One last note: we think the original Northstar burger has about double the amount of brown rice as beets or beans – that is to say, a large proportion of rice as compared to everything else. But in our testing, we ultimately decided that we liked the meatier texture we got when those three ingredients were in more equal proportion. We’ve written the recipe as such, but if you prefer the crunchier texture of the Northstar burger, just double the amount of rice.

Best-Ever Beet and Bean Burgers
Inspired by the veggie burgers at Northstar Cafe in Columbus, Ohio
makes about 6 burgers

1/2 cup brown rice (doubled if you like more rice)
1 onion, diced small
3 large red beets (about 1 pound), diced small
3-4 cloves garlic, minced
2 Tablespoons cider vinegar
1 can black beans, drained and rinsed
juice from 1/2 lemon
1 Tablespoon extra-virgin olive oil
2 Tablespoons parsley, minced
1 teaspoon coriander
1/2 teaspoon thyme
2 Tablespoons all-purpose flour
salt and pepper
thin slices of provolone or monterey jack cheese white cheddar (optional)

Bring a large amount of water to a boil. Add a handful of salt and the rice, and reduce the heat to a simmer. Cook the rice until it’s a little beyond al dente. You want it a little over-cooked, but still firm. This should take about 35-40 minutes. Drain the rice and set it aside.

Heat a teaspoon of olive oil in a skillet over medium-high heat. Add the onion, reduce the heat to medium, and cook until the onions are translucent and softened. Stir in the beets. Cover the pot and cook until the beets are completely tender, stirring occasionally. Add the garlic and cook until it is fragrant, about 30 seconds. Deglaze the pan using the cider vinegar.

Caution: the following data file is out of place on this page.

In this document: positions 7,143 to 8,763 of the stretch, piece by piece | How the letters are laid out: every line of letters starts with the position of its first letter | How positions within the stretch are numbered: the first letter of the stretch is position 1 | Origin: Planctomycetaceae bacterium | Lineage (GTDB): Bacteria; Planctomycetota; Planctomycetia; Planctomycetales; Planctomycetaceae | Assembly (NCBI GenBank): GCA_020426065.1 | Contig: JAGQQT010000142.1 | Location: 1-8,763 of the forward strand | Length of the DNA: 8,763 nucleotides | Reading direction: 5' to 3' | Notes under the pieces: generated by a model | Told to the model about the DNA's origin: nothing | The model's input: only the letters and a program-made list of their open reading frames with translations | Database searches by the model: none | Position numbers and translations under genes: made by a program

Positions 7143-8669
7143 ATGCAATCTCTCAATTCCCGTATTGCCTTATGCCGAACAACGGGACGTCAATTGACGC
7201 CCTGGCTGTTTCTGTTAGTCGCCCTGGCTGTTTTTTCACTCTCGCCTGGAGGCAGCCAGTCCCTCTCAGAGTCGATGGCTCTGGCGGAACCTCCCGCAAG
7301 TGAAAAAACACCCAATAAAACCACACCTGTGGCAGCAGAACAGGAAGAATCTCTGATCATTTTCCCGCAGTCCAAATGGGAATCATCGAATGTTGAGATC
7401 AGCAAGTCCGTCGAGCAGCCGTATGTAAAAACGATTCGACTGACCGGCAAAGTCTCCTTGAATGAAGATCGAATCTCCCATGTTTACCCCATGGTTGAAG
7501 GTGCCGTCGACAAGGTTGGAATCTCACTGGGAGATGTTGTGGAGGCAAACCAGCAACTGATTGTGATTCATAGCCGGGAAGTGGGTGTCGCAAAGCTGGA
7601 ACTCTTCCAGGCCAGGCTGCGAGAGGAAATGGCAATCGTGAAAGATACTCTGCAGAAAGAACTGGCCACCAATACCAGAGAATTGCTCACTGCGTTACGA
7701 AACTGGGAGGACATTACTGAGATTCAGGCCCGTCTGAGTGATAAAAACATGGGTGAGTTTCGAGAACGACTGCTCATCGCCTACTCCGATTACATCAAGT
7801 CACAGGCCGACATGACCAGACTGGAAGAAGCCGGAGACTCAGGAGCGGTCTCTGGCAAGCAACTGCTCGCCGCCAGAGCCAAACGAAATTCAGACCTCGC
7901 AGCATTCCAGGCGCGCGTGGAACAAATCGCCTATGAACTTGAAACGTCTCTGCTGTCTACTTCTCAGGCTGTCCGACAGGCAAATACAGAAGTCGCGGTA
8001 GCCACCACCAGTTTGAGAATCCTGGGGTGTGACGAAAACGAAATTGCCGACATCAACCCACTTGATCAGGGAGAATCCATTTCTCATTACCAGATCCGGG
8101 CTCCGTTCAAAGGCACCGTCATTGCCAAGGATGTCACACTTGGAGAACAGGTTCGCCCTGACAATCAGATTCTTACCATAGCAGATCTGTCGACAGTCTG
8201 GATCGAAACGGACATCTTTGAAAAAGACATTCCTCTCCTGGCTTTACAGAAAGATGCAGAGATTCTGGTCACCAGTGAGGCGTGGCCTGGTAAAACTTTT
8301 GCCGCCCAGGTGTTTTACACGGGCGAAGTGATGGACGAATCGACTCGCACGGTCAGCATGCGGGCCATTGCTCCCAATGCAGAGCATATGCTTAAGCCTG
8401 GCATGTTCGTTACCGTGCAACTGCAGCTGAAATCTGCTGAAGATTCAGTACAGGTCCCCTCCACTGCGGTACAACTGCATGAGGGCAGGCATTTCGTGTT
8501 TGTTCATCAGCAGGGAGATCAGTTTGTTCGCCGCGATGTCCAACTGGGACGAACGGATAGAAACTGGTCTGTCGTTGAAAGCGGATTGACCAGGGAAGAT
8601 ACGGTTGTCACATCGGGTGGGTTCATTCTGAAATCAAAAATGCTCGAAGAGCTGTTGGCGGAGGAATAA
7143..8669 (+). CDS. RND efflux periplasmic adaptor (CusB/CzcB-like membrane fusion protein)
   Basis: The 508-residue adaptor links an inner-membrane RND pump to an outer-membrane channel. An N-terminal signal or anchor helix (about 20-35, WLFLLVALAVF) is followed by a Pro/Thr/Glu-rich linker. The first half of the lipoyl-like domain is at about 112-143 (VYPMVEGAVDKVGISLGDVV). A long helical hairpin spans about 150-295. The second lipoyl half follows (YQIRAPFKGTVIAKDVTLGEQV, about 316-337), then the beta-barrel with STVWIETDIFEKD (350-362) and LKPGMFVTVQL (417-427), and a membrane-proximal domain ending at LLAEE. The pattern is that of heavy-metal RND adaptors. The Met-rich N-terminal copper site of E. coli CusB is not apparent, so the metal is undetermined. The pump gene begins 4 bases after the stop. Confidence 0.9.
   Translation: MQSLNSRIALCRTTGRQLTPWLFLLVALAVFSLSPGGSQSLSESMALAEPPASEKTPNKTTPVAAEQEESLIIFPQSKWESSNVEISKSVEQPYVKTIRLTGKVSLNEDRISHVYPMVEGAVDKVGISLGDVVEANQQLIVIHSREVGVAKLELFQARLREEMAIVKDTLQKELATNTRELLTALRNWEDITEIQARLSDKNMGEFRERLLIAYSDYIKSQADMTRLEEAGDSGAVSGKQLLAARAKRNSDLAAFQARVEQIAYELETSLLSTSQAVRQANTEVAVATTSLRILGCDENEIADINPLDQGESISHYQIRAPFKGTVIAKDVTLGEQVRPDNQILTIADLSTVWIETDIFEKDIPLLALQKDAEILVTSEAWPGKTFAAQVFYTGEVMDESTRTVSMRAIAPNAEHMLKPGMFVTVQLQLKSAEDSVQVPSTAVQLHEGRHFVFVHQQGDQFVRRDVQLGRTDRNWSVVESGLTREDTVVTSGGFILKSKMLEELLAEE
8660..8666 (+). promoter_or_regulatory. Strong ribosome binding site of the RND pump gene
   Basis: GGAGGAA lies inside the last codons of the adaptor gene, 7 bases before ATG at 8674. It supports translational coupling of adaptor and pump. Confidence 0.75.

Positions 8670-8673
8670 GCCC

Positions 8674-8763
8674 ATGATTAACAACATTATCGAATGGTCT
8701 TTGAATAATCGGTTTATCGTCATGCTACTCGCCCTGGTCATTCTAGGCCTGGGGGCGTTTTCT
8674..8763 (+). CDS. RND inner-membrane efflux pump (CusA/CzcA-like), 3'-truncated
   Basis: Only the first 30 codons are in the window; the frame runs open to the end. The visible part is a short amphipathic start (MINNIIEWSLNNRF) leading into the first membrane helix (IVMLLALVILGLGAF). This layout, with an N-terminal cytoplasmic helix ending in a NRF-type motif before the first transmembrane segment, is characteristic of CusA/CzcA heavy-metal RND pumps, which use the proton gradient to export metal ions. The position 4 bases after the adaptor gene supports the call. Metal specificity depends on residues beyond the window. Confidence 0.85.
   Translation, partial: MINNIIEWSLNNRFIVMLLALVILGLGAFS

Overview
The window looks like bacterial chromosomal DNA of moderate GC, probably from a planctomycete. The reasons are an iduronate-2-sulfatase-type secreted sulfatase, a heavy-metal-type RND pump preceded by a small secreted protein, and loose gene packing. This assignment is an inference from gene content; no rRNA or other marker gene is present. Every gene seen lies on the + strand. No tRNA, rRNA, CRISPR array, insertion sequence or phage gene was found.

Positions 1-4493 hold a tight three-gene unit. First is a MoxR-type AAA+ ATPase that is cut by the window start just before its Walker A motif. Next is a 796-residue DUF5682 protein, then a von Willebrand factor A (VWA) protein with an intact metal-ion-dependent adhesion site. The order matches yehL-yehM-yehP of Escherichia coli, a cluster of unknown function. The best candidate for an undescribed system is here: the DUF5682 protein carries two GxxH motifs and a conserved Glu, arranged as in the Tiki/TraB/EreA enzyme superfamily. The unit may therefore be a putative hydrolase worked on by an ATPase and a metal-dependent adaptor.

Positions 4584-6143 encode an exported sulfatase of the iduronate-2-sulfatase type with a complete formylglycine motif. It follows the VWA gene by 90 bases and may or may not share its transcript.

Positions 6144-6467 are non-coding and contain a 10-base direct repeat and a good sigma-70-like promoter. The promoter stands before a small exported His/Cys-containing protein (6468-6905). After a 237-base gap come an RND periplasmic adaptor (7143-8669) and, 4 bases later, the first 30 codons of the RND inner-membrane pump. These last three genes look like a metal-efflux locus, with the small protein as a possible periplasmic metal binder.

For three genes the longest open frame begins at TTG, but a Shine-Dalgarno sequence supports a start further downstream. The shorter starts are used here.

Empty the black beans into a large bowl and use a fork to mash them up a bit. Add the cooked rice, the beet and onion mixture, the lemon juice, the olive oil, and all the spices. Stir to combine and then taste for seasonings. Add salt and pepper to taste. Once it tastes the way you like it, add the flour and stir until you see no more dry flour.

Heat a cast-iron skillet over the highest heat. Add a few tablespoons of olive oil – the oil should completely coat the bottom of the pan. When you see the oil shimmer and it flows easily, the pan is ready.

Using your hands, scoop up about a cup of the burger mixture and shape it into a patty between your palms. Set it in the pan, where it should begin to sizzle immediately. (If it doesn’t sizzle, wait a minute or two before cooking the rest of the burgers.) Shape and add as many more patties as will fit in your pan. Once all the patties are in the pan, reduce the heat to medium-high.

Cook the patties for 2 minutes, then flip them to the other side. You should see a nice crust on the cooked side. If they break apart a little when you flipped them, just reshape them with the spatula – they’ll hold together once the second side is cooked. If you’re adding white cheddar cheese, lay a slice over the burgers now. Cook the second side for another 2 minutes.

Serve the veggie burgers on soft burger buns or lightly toasted sandwich bread along with some fresh greens.

Cooked burgers should be eaten that same day. You can also save leftover mix in the fridge for up to a week and cook just one or two burgers as you want them.”

Seventeen magazine recipes redux

5 Oct

Shout out to food blogger Nibs and Beans  who gave me a gleeful giggle. She is also cleaning out her cluttered recipe files and took a brave crack at Seventeen Magazine’s watermelon cookies:
watermelon cookies